The Tipton-Haynes Historic Site in Johnson City, Tennessee was the home of Colonel John Tipton (b.1730) from the time he built his log house there until his death in 1813. Following his death, his son Abraham lived on the farmstead until his death whereupon John Tipton, Jr. and his wife Elizabeth Snapp Tipton and their family occupied the house and farm.

Subsequent to the construction of the log house, the structure was enlarged and sided becoming the beautiful old house it is today. The historic site, about sixteen acres, contains barns, sheds, still and spring houses and a slave cabin.

On the place is the large cave first visited by non-Indians in the 1670’s and later by Daniel Boone himself in the 1760’s. During an excavation within the cave, the tooth of a dire wolf was found attesting to the caves long history of providing shelter and comfort. The Tipton-Haynes Education Center has a wonderful exhibit of the history of the house, the Tiptons and this area of Tennessee.

Tennessee Historian Samuel Cole Williams called it “Tennessee’s most historic site” It is a must-see visit for every Tipton and Tipton descendant.

 


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Please share this newsletter with everyone you know that could be interested in our family’s history and association. If you are receiving this newsletter by snail mail, please let me know your email address so you can get the newsletter electronically and in color.  My email is parrrish968@aol.com.

Previous newsletters are archived on the TFAA website.

The TFAA and President thank the many TFAA members and friends who support our Association financially.  That support makes our family’s association prosper and achieve its goal to preserve Tipton family history in the present!

Please support the Tipton Family Association by making your membership donation to the Tipton Family Association of America on the TFAA website: www.tiptonfamilyassociationofamerica.com

Many Thanks to All Who Make Their Membership Donations to
The Tipton Family Association of America

Tipton Family Membership donations make the TFAA able to accomplish the goals of the membership. In recent years, the TFAA has re-established meetings and newsletters, made the book We Tipton and Our Kin available on CD, provided a plaque in honor of William “Fightin’ Billy” Tipton in Savannah, assisted research in the Shenandoah Valley of Virginia on the farmland of Colonel John Tipton and the successful quest to find the burial place of Major Jonathan Tipton. With your financial support, we can continue to succeed and do more!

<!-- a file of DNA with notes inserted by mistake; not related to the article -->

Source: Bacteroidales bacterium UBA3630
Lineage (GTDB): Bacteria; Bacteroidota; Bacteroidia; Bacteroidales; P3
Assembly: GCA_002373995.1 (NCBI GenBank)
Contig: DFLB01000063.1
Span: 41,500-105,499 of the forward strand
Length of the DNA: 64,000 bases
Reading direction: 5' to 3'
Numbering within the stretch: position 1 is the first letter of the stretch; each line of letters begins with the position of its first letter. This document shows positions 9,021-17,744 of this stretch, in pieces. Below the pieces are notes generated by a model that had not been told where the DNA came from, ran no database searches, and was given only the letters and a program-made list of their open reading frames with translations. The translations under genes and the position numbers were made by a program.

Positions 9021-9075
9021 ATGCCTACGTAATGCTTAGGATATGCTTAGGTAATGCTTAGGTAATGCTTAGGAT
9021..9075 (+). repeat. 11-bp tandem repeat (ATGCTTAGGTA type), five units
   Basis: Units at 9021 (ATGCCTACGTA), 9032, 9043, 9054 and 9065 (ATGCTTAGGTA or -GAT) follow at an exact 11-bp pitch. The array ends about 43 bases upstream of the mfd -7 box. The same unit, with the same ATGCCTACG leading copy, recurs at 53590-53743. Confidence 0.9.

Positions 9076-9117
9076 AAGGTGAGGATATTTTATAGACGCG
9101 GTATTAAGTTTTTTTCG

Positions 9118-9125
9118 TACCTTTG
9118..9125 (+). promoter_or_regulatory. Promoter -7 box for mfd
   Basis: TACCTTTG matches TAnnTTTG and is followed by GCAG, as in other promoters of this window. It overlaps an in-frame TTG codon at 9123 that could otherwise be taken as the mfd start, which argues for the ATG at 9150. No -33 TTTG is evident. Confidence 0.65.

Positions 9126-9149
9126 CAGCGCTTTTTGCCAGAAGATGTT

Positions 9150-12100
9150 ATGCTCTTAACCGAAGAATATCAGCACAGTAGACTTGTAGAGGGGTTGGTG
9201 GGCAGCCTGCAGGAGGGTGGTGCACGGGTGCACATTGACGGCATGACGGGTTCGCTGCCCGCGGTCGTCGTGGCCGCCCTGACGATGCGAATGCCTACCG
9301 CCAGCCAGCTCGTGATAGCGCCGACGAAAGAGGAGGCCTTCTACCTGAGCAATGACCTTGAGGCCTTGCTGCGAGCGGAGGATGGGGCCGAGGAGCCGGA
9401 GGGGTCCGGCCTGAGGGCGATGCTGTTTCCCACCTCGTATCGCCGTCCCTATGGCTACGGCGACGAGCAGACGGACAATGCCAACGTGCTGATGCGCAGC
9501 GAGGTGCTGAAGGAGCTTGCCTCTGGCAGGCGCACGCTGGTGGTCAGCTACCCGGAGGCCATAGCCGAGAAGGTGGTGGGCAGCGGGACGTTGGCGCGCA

Visit Us at www.tiptonfamilyassociationofamerica.com &/or www.coloneljohntipton.com

 

 

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About TFAA President

John Parrish served as president for many years and stepped down at the October 2018 meeting. We thank John for the fine work he has done and thank you all for the opportunity to serve as your TFAA president. I’m Kathryn (Kathy) Hoffmann, I was born in Savannah Ga and raised by my Tipton grandparents in North Florida and around my teenage years I moved to Naples and Fort Myers Florida where I raised my family and worked for the State of Florida Division of Forestry as their public information and education specialist until budget cuts and I was laid off, but God blessed me with a career at Fort Myers Police Department where I became a Crime Prevention Practitioner thru the Florida Attorney General’s office. During my career I’ve served on many boards: President of Southwest Florida fire prevention association, Fire Marshals association, Regional Director of Fire Prevention, SW Florida Crime Prevention Association, Crime Stoppers board member, State of Florida Crime Prevention Regional Director. I am looking forward to serving as your TFAA president/coordinator. Please feel free to call, text or email me. peachyrose56@gmail.com Let’s move forward! Tipton Teamwork